Kingfisher’s ploy to grab policymakers’ attention by cancelling flights almost worked this time, but the government did a quick about-turn when it sparked national outrage and angry protests
When is the last time in India’s known history that the prime minister and the aviation minister (who, in turn, said he would talk to the finance minister) rushed to help a private sector company, even before it had sought a bailout? That is exactly what happened on 11th November when Vijay Mallya’s Kingfisher Airlines grabbed headlines by cancelling dozens of flights and causing a national embarrassment. Obviously, Mr Mallya’s advisors forgot that such headline-grabbing action failed to work even in 2008 when Jet Airways threatened to sack nearly 1,000 employees even as they were on their way to work. Kingfisher’s ploy to grab policymakers’ attention by cancelling flights almost worked this time, but the government did a quick about-turn when it sparked national outrage and angry protests. Interestingly, Mr Mallya held a press conference to claim that he hadn’t even asked for a bailout involving taxpayers’ money. All he needed was working capital from banks. What was unsaid was about the collateral he was willing to offer. Did Mr Mallya believe that the world was unaware that he was his struggling to pay his ground-handling agency and staff salaries? Or that he was leveraged to the hilt; that he has pledged almost his entire personal holding in Kingfisher and big chunks in other group companies as well; and that the last time around he had arm-twisted (reliable banking sources tell us) the Reserve Bank of India into permitting banks to convert his debt to equity at a premium to the ruling market price? His working capital problems are on top of a Rs1,000-crore loss and Rs7,000-crore debt in 2010-11; Kingfisher shares have dipped sharply since the previous bailout. The King of Good Times, however, believes that using political clout to create bad loans in the books of banks is not a bailout. There is now speculation that Life Insurance Corporation of India (LIC) may be asked to buy a stake in Kingfisher.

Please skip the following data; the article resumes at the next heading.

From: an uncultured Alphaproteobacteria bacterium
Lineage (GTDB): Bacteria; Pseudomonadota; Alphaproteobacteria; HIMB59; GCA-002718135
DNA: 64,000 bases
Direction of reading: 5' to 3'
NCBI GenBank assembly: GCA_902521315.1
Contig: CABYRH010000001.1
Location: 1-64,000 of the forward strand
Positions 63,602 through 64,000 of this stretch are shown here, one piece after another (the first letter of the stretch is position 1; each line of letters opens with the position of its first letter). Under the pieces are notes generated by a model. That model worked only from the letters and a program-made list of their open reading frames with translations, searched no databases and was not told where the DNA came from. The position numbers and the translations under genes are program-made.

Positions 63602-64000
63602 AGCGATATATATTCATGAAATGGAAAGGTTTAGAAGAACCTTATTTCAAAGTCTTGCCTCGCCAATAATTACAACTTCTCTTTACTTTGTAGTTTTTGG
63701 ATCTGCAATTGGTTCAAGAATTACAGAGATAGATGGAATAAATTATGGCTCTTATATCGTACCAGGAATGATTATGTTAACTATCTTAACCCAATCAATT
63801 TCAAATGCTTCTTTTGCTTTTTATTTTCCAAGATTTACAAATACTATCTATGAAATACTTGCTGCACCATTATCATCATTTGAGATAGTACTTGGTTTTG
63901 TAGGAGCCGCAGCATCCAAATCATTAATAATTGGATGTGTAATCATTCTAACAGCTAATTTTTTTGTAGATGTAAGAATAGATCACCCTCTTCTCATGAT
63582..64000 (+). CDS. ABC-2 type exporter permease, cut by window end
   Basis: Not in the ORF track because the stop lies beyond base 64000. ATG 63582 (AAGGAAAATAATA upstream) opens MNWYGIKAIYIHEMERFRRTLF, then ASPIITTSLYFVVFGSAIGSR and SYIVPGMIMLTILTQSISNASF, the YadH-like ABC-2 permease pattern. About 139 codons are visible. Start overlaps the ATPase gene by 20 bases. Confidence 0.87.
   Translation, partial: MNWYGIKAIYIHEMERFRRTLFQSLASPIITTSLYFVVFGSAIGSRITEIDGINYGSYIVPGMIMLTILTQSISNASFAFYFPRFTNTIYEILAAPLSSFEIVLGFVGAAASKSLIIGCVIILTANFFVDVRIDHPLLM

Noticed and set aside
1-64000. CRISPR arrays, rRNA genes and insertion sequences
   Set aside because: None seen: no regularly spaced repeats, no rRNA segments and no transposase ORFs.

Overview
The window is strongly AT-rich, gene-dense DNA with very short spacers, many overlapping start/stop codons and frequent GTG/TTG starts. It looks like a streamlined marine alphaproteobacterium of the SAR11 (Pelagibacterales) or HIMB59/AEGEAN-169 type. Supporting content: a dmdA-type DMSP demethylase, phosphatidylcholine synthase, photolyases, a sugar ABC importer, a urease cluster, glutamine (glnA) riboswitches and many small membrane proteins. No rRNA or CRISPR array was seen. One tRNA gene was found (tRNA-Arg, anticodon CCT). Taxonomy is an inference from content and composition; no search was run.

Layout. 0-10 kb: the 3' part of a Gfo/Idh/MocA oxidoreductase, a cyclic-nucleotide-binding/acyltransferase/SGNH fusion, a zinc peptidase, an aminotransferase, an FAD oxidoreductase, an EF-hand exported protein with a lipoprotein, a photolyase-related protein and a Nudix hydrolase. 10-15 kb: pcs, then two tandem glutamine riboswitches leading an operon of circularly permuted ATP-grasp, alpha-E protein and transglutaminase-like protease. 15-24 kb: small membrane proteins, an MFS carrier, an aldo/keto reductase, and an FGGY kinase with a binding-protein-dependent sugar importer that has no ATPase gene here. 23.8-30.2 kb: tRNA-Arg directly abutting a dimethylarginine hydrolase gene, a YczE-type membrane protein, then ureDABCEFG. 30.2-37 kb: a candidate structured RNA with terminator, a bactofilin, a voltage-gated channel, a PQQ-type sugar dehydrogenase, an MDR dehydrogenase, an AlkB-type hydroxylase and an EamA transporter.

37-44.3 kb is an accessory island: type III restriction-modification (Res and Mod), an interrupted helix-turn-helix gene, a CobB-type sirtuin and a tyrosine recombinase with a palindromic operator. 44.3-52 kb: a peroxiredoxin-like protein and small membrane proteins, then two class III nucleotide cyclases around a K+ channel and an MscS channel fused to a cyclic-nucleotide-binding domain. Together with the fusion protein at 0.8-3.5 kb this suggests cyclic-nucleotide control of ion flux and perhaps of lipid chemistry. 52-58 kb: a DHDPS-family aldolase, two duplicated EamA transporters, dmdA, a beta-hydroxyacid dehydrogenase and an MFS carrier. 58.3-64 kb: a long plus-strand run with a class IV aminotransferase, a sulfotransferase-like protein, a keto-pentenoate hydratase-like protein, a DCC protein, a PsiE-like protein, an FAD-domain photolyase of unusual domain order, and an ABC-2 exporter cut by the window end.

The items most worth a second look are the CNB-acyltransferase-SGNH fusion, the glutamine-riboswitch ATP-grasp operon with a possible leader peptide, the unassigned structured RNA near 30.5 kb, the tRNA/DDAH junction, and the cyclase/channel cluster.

That’s why Mr Mallya remains unfazed. After abruptly cancelling flights, he aimed a barrage of angry tweets at the media. One said, “Media including ‘paid media’ need to assume responsibility for d collateral damage they cause as a result of false n sensational reporting;” he also advised the SpiceJet CEO to “focus on his own Country and not give advise in India.” Agitated with media reports, which claimed that United Spirits shares dipped due to Kingfisher Airlines fears, Mr Mallya described the liquor company as ‘liquid gold’. But that’s exactly the point. The public wants Mr Mallya to use that ‘liquid gold’ to bail out Kingfisher and to use his clout as a member of Parliament (MP) to push for sensible aviation policies rather than the interests of his companies. Why is it that, despite ferrying around so many MPs to and from Parliament in “Kingfisher Xpress”, Vijay Mallya didn’t manage to persuade the government to have sensible investment and taxation policies for aviation? Instead, everybody stood around and watched Praful Patel and other ministers bankrupt Air India and allow other airlines to cannibalise its routes and rights!